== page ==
American Women Plan To Get IUDs Before Trump Takes Office

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After it was announced early Wednesday morning that Republican candidate Donald Trump would be the next president of the United States, women across the nation began to wonder what would happen in terms of their reproductive health options.

Trump, along with running mate Mike Pence, have both made it clear in their campaign that they're anti-abortion and Pence even signed a bill that requires abortion providers to bury or cremate fetal tissue.

But abortion isn't the only form of healthcare the pair plan to repeal.

Under the Affordable Care Act a.k.a. Obamacare, some brands of birth control and other preventative measures are offered without co-pays or deductibles from insurance companies, which many women currently rely on. But during his campaign, Trump said he would immediately revoke and replace Obamacare.

With this in mind, American women have taken to Twitter to urge each other to get IUDs, which can last up to 12 years, before the president-elect officially takes office.




IUDs are small, T-shaped devices that are inserted into the uterus to prevent against pregnancy, and are said to be one of the most effective (and safest) types of birth control methods on the market, according to Planned Parenthood.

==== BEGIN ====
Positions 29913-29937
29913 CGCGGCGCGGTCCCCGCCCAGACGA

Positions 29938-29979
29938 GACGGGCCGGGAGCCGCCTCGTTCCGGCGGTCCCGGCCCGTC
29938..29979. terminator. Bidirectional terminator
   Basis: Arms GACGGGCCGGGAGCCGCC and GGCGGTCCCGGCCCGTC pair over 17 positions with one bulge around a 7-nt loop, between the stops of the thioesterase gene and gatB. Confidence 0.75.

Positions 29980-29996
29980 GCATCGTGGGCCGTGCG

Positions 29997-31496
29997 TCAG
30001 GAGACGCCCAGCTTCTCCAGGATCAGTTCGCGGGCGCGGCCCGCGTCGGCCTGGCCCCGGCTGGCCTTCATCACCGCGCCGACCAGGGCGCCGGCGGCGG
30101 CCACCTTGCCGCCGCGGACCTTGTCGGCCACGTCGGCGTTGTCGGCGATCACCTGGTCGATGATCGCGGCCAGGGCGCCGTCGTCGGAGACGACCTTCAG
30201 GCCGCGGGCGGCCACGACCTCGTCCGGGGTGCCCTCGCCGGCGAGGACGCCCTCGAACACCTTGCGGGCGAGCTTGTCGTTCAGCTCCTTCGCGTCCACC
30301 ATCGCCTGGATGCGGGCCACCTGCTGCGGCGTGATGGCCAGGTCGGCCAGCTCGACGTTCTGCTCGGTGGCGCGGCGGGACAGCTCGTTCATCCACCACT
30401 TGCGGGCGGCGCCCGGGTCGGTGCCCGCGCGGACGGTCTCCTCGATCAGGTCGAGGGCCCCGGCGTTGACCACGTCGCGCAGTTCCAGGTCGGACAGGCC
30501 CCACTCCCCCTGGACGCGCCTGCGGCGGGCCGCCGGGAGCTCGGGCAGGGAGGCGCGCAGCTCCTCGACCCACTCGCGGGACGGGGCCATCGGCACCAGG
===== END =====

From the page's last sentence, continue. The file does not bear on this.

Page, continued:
There are five different brands of the device, including ParaGard, Liletta, Mirena, Skyla, and Kyleena. ParaGard is said to last the longest, however, best options vary for each woman.

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But while IUDs have reportedly become more popular over the years, it's still too soon to know if the election will push more women to take on this birth control method.

"It’s too early to tell if we’ll see an uptick in requests for IUDs as a result of the election," said Planned Parenthood’s Dr. Raegan McDonald-Mosley in a statement, as reported by The Huffington Post. "While we truly hope that birth control methods will be available, accessible, and affordable to all women under the Trump administration, we understand people’s real concerns about losing access to birth control, which is basic health care for women."

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